How to respond to tenancy issues and stay on the right side of the law.
The vast majority of tenancies are trouble free. But when problems do occur, a number of laws and provisions make the road to resolution clearer. They include:
Section 47(1) of the Landlord and Tenant Act 1987 – what landlords must include in formal documents to tenants
Section 8 of the Housing Act 1988 – what landlords can do if there’s a breach of the tenancy agreement (often rent arrears)
Section 21 of the Housing Act 1988 – notice to vacate the property and terminate the tenancy
What all formal tenancy documents should include
Section 47(1) of the Landlord and Tenant Act 1987 requires that all formal documents that concern the property and tenancy (so, in effect, any document you send to the tenant) must contain your name and address. As landlord, it must be your details that appear, not your agent’s.
Breaches of the tenancy agreement
There are lots of potential grounds for a breach of the tenancy agreement. The most common ones are noise, damage to the property and rent arrears, but others include repeatedly failing to pay rent on time or giving false information at the outset of the tenancy.
Any breach of the tenancy agreement affecting an assured tenancy can be sufficient grounds for a Section 8 Notice, which requires a tenant to leave the property, but you must state what those grounds are when serving the notice.
You must also state the notice period, which can be between 2 weeks and 2 months, depending on the way in which the tenant has broken the agreement. Need help or advice in creating a Section 8 Notice? Talk to us.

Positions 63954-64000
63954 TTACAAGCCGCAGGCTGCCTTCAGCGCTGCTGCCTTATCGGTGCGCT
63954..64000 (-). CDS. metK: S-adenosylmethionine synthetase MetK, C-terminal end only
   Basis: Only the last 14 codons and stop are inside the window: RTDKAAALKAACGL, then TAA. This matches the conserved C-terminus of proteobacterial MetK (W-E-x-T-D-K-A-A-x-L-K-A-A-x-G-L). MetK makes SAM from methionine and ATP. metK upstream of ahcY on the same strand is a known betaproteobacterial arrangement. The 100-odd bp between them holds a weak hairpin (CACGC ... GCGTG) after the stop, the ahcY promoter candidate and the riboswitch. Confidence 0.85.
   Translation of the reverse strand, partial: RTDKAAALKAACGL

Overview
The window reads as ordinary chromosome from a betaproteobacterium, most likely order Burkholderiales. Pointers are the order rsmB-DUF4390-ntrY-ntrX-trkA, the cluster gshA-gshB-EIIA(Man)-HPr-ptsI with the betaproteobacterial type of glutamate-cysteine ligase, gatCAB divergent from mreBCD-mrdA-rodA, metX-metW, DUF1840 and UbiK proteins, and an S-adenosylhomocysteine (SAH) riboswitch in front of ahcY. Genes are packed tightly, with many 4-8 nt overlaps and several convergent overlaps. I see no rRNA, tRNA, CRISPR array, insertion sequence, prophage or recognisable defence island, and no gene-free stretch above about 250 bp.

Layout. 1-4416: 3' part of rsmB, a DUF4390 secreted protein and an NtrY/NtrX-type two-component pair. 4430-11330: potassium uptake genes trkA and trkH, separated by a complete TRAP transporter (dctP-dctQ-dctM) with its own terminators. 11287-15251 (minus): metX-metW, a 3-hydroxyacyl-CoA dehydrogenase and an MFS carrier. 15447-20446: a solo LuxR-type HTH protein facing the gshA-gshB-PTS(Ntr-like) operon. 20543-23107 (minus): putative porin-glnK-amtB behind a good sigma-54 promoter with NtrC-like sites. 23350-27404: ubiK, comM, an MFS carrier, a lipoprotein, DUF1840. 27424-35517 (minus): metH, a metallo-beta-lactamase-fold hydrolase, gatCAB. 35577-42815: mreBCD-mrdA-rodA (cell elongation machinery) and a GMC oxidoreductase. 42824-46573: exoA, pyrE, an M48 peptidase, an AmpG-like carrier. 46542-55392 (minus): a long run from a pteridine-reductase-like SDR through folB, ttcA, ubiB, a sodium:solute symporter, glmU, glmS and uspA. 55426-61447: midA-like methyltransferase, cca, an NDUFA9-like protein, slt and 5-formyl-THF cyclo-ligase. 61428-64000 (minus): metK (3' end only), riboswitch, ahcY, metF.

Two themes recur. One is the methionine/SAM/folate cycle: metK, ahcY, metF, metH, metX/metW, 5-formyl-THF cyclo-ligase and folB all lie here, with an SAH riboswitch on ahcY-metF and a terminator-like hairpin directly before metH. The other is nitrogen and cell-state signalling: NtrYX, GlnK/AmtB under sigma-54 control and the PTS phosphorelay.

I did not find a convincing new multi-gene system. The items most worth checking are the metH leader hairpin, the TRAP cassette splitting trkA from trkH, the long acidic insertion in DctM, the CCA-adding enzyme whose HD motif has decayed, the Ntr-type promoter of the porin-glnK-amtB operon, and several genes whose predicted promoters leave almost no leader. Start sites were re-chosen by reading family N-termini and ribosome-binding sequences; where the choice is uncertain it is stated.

If a claim eventually reaches court, it can help to have evidence to support your case. If you have access to photos, video footage or witness statements (eg from neighbours) keep them safe.
Terminating the tenancy
A Section 21 Notice allows you as landlord to require a tenant to leave your Bradford property if:
Your tenants have a written assured shorthold tenancy or statutory periodic tenancy agreement; and
You have put their deposit in a deposit protection scheme
Bear in mind you can’t use Section 21 for fixed term tenancies
Notice must be 2 months, but this can be extended to 6 months by the local authority if a tenant can show that they complained to you in writing about the state of the property, and that they did not contribute to its poor condition. It is, therefore, in your interests to keep your rental properties in Bradford well-maintained, to avoid any issues should you have to invoke Section 21.
Our Maintenance Services can help protect your interests and your reputation. Find out more here.
If you issue a Section 8 or Section 21 Notice and the tenant does not leave by the stated date, you will need to apply for a possession order from the court. If the tenant still refuses to leave, you can ask the county court bailiffs to evict the tenant.